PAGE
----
PDA

View Full Version : Hormones (odd question I know)



thesteelsage
05-29-2012, 12:35 AM
Sorry, there's nowhere else to ask this question, and this seems like the most active scoliosis board on the internet (by far!).

I'm 28 and pretty sure I produce a lot less testosterone than I should. I'll be talking to my regular doctor about it next month--maybe.

I've done research online about the causes, and symptoms of too little testosterone, as well as the precautions and side effects of taking testosterone. It seems that I match a lot of the symptoms (though we all know how occasionally a person can see symptoms when they're looking for them, even if they're not really there.

Frankly, I'm just wondering if you guys thing it might be a smart idea to start talking to my doctor about this now, as well as asking for the opinion of my surgeon. You know.. is it doing too much at once, or might the doctor be interested in this? I loathe the idea of accidentally distracting my doctor.

(If you haven't seen my previous post, I haven't undergone any surgery yet, and see my doctor for the second time early next month. I am not a muscular person. I'm a little bit more out of shape than I'd like, and of course, fitness is a concern going into surgery).

susancook
05-29-2012, 01:12 AM
Why do you think that you produce too little testosterone? I think that you should ask your OB GYN MD about this. You could ask your regular doctor, but he would probably refer you to your OB GYN. I doubt that your scoliosis-orthopedic surgeon would be interested. Mine wouldn't.

Good luck.

Susan

thesteelsage
05-29-2012, 03:36 AM
Thanks Susan.

If I misled you to think I'm a woman, sorry lol. I am a guy.

I share a lot of symptoms of low testosterone, including small muscle mass, and very little body/facial hair, but I do have the receding hairline that plagues all the men on my mom's side of the family. I have a below average sex-drive which runs counter to my desire to meet a nice girl, fall in love, all that jazz.

Another listed symptom is depression, trouble with focusing and trouble with memory. I can see all of these things in me, though I never really questioned the trouble with focus/memory because I try not to worry too much... that leads to more depression.

Thanks for the input, and you might be right. The biggest reason I thought it might make a difference is that testosterone can increase muscle gain, and stronger muscles (internal of course) is better for entering, enduring, and moving beyond surgery. I've never been quite as athletically conditioned as I'd like--because, frankly, it hurts a lot to attempt that stuff.

Again though, I don't want to distract my doctor unnecessarily and I've lived with this level of T for a long time (whether or not it is low), and if supplementing my testosterone won't help, I can certainly wait several more months, or a year, before concerning myself with low T.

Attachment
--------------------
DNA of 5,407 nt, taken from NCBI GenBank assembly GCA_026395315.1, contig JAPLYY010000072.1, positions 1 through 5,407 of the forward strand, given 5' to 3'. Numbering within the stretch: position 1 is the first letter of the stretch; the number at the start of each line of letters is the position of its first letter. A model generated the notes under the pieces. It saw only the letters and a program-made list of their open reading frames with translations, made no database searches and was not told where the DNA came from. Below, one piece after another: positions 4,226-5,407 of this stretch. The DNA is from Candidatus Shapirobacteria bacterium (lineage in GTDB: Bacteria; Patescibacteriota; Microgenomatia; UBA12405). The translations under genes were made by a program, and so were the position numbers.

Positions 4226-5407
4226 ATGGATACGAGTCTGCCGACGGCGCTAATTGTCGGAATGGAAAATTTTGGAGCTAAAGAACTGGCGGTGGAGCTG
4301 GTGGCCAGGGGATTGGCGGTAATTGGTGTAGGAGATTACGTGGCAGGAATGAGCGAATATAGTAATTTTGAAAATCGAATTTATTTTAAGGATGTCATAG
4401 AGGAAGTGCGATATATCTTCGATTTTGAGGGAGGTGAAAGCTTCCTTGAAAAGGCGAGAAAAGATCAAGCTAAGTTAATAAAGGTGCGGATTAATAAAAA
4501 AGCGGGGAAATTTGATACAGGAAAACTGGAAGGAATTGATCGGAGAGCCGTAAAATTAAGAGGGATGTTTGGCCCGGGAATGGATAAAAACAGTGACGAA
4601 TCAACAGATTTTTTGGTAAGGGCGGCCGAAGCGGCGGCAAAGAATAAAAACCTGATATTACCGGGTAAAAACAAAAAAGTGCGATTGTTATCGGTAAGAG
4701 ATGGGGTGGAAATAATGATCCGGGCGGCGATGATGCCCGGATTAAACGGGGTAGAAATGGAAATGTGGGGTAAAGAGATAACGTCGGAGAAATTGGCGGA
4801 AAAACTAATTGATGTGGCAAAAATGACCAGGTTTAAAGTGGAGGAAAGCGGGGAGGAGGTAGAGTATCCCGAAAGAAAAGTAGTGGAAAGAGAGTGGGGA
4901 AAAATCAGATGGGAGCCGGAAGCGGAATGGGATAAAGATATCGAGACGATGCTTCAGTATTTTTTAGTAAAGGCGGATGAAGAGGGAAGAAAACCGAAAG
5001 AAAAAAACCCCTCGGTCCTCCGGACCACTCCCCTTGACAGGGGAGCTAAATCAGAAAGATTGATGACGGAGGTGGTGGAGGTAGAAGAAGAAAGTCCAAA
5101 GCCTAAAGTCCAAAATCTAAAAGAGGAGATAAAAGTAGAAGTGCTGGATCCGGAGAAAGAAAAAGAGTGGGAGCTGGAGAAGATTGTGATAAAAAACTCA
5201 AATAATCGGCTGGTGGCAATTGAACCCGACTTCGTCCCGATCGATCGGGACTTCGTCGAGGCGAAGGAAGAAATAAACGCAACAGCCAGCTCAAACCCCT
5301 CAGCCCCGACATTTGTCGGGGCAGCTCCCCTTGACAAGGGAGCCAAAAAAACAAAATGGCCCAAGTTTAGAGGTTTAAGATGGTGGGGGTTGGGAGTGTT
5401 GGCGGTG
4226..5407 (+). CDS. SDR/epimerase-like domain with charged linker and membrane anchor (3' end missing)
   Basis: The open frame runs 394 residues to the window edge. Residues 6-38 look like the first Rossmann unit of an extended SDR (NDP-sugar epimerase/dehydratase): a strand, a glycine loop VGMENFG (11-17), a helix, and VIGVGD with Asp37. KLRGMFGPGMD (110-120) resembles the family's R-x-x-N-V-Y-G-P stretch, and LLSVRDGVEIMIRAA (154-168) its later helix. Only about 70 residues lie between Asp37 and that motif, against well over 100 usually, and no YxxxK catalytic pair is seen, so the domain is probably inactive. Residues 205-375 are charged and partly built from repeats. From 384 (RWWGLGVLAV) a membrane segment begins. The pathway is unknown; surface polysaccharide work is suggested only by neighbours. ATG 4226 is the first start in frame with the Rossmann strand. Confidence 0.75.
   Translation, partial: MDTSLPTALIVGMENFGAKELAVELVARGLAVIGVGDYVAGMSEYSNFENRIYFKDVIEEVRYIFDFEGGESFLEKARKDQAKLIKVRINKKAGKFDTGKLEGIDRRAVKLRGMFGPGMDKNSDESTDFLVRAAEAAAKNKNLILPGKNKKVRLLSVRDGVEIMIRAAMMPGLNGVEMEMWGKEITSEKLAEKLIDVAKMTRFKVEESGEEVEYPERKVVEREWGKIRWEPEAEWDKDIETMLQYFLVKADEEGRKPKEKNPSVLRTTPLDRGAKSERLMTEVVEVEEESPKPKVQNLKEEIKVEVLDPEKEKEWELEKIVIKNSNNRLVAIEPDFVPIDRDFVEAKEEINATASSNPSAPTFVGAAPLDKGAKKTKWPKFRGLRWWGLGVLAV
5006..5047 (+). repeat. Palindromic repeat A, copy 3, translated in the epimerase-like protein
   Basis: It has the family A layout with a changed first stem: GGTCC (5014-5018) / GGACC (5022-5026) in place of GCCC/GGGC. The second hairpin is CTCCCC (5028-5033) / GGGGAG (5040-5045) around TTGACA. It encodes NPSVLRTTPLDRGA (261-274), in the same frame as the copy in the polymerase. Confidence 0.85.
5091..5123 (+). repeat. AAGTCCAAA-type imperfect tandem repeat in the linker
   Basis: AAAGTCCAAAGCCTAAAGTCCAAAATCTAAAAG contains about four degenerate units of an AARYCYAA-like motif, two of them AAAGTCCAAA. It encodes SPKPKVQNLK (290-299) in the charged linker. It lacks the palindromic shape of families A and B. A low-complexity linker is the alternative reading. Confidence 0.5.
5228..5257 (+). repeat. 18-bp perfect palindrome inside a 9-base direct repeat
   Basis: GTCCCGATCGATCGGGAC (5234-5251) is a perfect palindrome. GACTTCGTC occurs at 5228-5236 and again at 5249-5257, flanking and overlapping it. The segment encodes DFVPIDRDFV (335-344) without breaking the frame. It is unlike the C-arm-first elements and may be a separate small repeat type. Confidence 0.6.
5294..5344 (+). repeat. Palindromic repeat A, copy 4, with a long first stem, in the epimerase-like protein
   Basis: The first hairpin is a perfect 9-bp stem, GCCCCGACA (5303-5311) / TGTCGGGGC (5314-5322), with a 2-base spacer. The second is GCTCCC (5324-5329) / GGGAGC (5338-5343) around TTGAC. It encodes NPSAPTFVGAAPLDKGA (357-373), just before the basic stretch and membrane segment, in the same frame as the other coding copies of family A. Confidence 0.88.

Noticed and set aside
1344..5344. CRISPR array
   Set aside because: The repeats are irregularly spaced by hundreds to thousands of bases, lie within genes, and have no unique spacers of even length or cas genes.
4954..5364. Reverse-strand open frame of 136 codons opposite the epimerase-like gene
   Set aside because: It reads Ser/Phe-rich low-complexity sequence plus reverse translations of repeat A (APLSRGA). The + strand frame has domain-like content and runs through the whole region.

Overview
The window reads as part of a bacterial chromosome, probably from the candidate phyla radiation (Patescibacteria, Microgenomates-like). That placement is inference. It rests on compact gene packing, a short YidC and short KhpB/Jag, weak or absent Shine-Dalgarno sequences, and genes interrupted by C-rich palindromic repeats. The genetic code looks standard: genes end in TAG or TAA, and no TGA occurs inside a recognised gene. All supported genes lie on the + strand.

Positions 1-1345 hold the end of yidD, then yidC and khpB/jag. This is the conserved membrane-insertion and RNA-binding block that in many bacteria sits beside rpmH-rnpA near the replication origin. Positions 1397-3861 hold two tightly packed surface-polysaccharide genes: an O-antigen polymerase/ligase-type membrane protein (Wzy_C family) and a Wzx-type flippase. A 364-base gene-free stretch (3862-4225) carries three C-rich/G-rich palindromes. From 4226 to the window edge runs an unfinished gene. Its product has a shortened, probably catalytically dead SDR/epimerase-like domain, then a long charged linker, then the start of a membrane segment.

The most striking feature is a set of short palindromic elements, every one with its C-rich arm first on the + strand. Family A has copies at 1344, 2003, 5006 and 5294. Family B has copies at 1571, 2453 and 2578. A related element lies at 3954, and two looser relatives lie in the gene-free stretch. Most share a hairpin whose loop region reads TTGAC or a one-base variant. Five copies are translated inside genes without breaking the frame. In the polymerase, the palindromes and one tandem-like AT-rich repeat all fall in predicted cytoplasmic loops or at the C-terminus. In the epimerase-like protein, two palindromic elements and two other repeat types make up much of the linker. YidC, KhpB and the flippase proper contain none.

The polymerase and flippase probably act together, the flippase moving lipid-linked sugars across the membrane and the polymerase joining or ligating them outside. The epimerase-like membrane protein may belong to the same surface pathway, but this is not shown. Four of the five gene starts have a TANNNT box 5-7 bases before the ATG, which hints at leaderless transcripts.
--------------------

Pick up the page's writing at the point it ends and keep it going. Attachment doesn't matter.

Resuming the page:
loves to skate
05-29-2012, 07:54 AM
I think you should see an endocrinologist about the ? low T and not bother the spine specialist about it.
Sally

LindaRacine
05-29-2012, 12:21 PM
Please take this up with your primary care doctor or an endocrinologist. Asking people on a public forum, especially one focused on an entirely different medical condition, is like playing russian roulette.

susancook
05-29-2012, 04:36 PM
Thanks Susan.

If I misled you to think I'm a woman, sorry lol. I am a guy.

I share a lot of symptoms of low testosterone, including small muscle mass, and very little body/facial hair, but I do have the receding hairline that plagues all the men on my mom's side of the family. I have a below average sex-drive which runs counter to my desire to meet a nice girl, fall in love, all that jazz.

Another listed symptom is depression, trouble with focusing and trouble with memory. I can see all of these things in me, though I never really questioned the trouble with focus/memory because I try not to worry too much... that leads to more depression.

Thanks for the input, and you might be right. The biggest reason I thought it might make a difference is that testosterone can increase muscle gain, and stronger muscles (internal of course) is better for entering, enduring, and moving beyond surgery. I've never been quite as athletically conditioned as I'd like--because, frankly, it hurts a lot to attempt that stuff.

Again though, I don't want to distract my doctor unnecessarily and I've lived with this level of T for a long time (whether or not it is low), and if supplementing my testosterone won't help, I can certainly wait several more months, or a year, before concerning myself with low T.